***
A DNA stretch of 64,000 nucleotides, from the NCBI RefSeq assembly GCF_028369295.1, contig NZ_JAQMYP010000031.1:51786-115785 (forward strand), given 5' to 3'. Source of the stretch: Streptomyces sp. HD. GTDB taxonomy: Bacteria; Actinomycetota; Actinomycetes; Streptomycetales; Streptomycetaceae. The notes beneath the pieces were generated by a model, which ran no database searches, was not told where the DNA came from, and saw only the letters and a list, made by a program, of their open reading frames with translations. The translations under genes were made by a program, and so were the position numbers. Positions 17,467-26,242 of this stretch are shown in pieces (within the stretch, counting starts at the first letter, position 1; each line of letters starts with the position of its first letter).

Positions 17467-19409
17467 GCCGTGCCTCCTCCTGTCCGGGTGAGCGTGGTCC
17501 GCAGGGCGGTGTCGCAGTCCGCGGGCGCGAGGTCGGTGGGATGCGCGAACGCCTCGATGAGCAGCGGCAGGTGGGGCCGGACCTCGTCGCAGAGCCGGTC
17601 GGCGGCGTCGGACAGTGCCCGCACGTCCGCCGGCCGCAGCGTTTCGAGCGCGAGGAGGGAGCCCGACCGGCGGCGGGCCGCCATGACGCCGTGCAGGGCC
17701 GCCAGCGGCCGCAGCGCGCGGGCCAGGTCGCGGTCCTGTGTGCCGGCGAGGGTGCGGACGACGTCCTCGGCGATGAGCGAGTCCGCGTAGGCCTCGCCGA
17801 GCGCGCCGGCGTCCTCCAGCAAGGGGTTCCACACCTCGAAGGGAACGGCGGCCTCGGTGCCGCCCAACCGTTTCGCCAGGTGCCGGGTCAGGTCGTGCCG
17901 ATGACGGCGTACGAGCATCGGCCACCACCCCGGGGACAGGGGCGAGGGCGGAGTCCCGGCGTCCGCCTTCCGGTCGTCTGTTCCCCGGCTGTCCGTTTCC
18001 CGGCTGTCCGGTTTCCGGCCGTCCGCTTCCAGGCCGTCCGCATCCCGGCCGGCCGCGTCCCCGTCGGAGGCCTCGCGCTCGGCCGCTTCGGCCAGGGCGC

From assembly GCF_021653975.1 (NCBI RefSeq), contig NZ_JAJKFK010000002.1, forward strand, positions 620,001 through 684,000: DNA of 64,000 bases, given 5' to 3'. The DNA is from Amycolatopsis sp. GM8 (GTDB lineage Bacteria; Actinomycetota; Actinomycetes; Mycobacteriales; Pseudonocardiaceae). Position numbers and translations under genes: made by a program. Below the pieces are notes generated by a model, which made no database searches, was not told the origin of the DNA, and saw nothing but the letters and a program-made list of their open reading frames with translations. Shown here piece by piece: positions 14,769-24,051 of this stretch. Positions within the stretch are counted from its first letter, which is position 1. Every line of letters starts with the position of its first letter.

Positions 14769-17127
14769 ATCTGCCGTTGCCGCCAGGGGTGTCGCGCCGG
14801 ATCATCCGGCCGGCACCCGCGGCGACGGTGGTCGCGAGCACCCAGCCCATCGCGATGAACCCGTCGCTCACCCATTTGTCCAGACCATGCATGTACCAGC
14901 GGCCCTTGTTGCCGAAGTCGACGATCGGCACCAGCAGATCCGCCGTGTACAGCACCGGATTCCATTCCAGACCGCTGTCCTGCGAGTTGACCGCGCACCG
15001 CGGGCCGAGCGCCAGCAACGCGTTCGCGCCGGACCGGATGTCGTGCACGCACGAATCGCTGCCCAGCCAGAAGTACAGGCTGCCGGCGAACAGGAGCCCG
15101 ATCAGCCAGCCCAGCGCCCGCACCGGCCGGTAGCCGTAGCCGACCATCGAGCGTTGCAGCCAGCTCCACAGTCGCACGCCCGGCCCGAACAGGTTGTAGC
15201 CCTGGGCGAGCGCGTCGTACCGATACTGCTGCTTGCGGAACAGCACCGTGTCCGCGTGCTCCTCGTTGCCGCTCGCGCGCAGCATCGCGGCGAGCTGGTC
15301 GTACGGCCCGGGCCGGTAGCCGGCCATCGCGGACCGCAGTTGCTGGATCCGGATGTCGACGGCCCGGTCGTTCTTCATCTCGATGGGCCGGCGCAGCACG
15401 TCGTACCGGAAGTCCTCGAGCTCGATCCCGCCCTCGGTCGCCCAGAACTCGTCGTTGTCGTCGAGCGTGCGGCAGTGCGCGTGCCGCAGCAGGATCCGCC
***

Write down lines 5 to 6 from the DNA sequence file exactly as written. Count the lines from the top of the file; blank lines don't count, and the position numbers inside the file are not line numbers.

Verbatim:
17601 GGCGGCGTCGGACAGTGCCCGCACGTCCGCCGGCCGCAGCGTTTCGAGCGCGAGGAGGGAGCCCGACCGGCGGCGGGCCGCCATGACGCCGTGCAGGGCC
17701 GCCAGCGGCCGCAGCGCGCGGGCCAGGTCGCGGTCCTGTGTGCCGGCGAGGGTGCGGACGACGTCCTCGGCGATGAGCGAGTCCGCGTAGGCCTCGCCGA